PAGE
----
National Annual Feasts inaugurated by the people and not by Yahweh:
These two festivals were national feasts that were not ordained by God’s divine command as were the seven annual festivals in Leviticus Chapter 23. They continue to be celebrated by Jews around the world and are patriotic festivals proclaimed by the people to celebrate a historical event that demonstrated God’s divine intervention and protection of the covenant people.
1. Philo of Alexandria identifies Passover as the fourth feast instead of the first feast because he is listing the feasts according to the civil calendar and not the liturgical calendar. In the civil year the first feast is Trumpets, the second is Atonement, the third is Tabernacles/Shelters and the fourth is Passover.
. Josephus wrote that the Romans requested a count of the animals sacrificed during the reign of the Emperor Nero to give them some idea of the numbers of Jews coming to the festival. He recorded that the number of animals sacrificed at that year’s Passover was “two hundred and fifty-six thousand five hundred” lambs and kids, and since no less than ten people were to feast on one animal, that for that holy week of Unleavened Bread there were about “two million seven hundred thousand and two hundred persons that were pure and holy” (Wars of the Jews, 6.9.3 [424-25]).
3. Unleavened Bread celebrated on the vernal equinox, Philo of Alexandria wrote: And there is another festival combined with the feast of the Passover, [...]. This month being the seventh [in the civil calendar] both in number and order, according to the revolutions of the sun, is the first in power; on which account it is also called the first in the sacred scriptures. And the reason, as I imagine, is as follows. The vernal equinox is an imitation and representation of that beginning in accordance with which the world was created. [..]. And again, this feast is begun on the fifteenth day of the month, in the middle of the month, on the day which the moon is full of light, in consequence of the providence of God taking care that there shall be no darkness on that day (Special Laws, II. 150-155).
4. There was an exception to the timing of the Passover service in the Temple if the day of the Passover sacrifice fell on a Friday “Preparation Day” for the Sabbath. In that case, the afternoon Tamid was offered even earlier so that there would be enough time cleanse the Temple before sundown and for families of the laity and the priesthood to make preparations for the Sabbath when no work could be done—not even lighting a fire to cook meals. According to the Mishnah, if Passover fell on a Friday, the Passover sacrifice would take place approximately between two and four in the afternoon while the Tamid was slaughtered at about twelve-thirty PM and placed on the altar at one-thirty PM: If, however, the eve of Passover coincided with the eve of the Sabbath [Friday], it was slaughtered at half after the sixth hour [12:30 pm] and offered up at half after the seventh hour [1:30PM] (Mishnah: Pesahim, 5:1D). The theory that Jesus died on the Cross on Friday at the ninth hour (three PM), at the very moment the Passover victims were beginning to be sacrificed in the Temple, is not supported by Scripture or by the record of Temple procedure for the sacrifice recorded in the Mishnah. The Gospel of John identifies the day of the Passover sacrifice as Thursday, the day before Jesus’ crucifixion and not on Friday as some have suggested. John’s Gospel is in agreement with the Synoptic Gospels as to the day of the Passover sacrifice being Thursday (Jn 12:1; Mt 26:17-27:36; Mk 14:12-15:25; Lk 22:7-23:34). The other problem with the theory is that the Mishnah records that when Passover fell on a Friday, which was Preparation Day for the Sabbath, the Passover sacrifice began after the Tamid sacrifice at about two in the afternoon. However, since the Passover was on Thursday and Jesus died on a Friday, the normal times were observed for the Tamid sacrifice. Thus, the morning Tamid, offered at the third hour in the morning Jewish time (nine in the morning our time) and the afternoon Tamid offered at the ninth hour in the afternoon Jewish time (three in the afternoon our time) perfectly coincided with Jesus’ crucifixion at the third hour or nine in the morning our time (Mk 15:25) and His death at the ninth hour Jewish time, which was three in the afternoon our time (Josephus, Antiquities of the Jews, 14.4.3 ).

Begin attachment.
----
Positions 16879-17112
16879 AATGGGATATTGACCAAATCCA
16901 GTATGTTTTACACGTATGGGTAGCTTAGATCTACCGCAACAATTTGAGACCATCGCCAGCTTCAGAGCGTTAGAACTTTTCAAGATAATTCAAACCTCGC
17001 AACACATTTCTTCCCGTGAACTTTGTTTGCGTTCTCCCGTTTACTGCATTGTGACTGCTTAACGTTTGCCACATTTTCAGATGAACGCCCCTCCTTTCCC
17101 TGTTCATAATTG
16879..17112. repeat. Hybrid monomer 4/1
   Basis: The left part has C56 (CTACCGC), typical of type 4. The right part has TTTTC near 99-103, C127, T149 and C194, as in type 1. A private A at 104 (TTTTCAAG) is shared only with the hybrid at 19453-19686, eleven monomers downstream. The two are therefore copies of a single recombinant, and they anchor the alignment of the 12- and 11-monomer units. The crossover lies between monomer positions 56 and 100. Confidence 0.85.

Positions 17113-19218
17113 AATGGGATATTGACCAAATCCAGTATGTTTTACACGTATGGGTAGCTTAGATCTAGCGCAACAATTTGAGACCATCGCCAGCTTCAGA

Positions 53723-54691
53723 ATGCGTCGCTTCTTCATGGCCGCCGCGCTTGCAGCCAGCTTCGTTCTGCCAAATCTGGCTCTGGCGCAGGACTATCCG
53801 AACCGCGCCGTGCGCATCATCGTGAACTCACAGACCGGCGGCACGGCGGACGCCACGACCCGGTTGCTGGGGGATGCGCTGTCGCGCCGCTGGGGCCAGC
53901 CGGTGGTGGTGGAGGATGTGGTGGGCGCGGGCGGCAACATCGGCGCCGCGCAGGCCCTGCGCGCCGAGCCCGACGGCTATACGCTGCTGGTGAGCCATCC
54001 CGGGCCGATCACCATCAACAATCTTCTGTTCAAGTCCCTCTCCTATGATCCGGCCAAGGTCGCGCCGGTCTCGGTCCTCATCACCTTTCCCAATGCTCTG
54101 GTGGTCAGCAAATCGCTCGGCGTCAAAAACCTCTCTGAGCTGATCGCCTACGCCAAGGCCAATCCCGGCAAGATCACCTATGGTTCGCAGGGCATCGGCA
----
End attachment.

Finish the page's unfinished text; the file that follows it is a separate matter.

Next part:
5. The Book of Jubilees was dated by R. H. Charles between 135 and 105 BC (Anchor Bible Dictionary, vol. 5, “Samaritan Pentateuch,” page 934).
Michal Hunt, Copyright © 2010 Agape Bible Study. Permissions All Rights Reserved.
Last Supper and the Eucharist
1163, 1166-67, 1212, 1275, 1322-23, 1329, 1333, 1337, 1357, 1362-72, 1436, 2837
616-17, 627, 630
627, 645-46, 648, 655, 1166-67, 2174
697, 731-32, 767, 1076, 1287, 2623
The Second Advent
The Last Judgment
678-82, 1038-41, 1059
The New Heaven and Earth
1042-50, 1060, 2818